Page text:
Among other findings, an EY Center for Board Matters Report, "Audit Committee Report to Shareholders in 2017," showed a sharp rise (from 15% in 2012 to 84% in 2017) in the percentage of audit committees that explicitly state that the committee considers non-audit fees and services when assessing auditor independence.
As we know SOX is 15 years old, and the requirement for audit committees to assess the auditor's independence, including nonaudit services, is not new. So, what's driving the dramatic increase in disclosure? Are audit committees merely stating something they've been doing all along? Is it the constant drumbeat from SEC and PCAOB leadership about nonaudit services' impact on independence and that audit committees should step up, or something else?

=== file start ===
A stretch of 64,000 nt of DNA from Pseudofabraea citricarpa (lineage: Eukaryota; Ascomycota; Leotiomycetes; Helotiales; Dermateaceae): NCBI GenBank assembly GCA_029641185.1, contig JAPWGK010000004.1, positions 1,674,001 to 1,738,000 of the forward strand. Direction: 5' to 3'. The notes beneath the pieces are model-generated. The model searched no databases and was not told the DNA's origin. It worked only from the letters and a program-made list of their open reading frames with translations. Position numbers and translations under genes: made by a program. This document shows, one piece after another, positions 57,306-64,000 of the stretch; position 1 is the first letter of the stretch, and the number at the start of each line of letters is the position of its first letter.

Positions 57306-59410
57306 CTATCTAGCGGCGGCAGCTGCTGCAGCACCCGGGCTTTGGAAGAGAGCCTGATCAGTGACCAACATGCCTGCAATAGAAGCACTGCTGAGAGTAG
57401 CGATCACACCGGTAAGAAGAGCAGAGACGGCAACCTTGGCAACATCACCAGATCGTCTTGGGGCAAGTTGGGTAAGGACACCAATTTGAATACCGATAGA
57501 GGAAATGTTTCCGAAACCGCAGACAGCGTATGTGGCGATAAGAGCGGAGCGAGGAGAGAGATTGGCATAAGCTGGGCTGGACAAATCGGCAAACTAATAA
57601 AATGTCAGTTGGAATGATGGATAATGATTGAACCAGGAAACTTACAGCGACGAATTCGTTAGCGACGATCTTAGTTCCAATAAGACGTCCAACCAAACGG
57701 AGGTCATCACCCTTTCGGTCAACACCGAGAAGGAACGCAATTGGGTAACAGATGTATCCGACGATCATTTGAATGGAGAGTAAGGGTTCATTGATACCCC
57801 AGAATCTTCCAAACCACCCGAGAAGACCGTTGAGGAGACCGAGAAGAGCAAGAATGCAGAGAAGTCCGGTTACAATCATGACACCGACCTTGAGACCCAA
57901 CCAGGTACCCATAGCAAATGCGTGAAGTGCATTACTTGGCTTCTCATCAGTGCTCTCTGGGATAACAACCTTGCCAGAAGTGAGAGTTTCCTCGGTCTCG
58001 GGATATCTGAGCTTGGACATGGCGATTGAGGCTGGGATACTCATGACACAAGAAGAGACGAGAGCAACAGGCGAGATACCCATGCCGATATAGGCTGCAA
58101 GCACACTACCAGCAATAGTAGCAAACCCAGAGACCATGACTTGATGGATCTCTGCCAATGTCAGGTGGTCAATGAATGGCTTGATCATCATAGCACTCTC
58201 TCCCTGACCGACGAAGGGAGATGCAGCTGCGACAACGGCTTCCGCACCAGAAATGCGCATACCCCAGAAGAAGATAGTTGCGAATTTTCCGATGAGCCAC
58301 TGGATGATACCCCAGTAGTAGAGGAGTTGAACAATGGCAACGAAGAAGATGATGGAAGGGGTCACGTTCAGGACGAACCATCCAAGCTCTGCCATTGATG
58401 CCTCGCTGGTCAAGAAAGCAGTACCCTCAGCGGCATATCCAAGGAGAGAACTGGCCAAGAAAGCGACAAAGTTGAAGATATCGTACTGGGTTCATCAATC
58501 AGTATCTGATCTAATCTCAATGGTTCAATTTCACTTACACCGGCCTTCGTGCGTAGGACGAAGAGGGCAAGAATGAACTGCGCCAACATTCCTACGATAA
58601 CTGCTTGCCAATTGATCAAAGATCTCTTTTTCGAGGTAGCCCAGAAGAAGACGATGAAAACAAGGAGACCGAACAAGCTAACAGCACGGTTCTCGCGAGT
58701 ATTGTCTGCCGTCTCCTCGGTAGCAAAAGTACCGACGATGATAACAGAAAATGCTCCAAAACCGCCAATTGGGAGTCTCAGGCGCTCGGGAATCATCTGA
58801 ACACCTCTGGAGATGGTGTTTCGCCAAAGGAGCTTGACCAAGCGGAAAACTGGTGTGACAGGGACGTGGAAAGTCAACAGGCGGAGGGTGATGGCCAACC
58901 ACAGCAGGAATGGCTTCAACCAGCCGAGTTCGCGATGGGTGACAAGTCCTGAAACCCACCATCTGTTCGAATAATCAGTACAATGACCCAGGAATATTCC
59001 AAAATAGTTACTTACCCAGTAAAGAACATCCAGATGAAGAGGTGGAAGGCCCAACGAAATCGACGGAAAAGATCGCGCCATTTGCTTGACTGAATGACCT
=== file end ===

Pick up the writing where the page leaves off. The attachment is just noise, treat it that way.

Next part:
And the inclusion of nonaudit fees as an independence consideration... there is no explicit SEC independence rule under SOX outside of proxy disclosures. The closest to an SEC independence "rule" is a position the staff took in the 1994 "Staff Report on Auditor Independence" (not very widely known, I suspect), which posited that deriving more than 15% of firm revenue from a single client (or group of related clients) raised questions about independence. That said, certainly fees would also need to be considered under the Rule 201-b's "general standard" (under Reg S-X).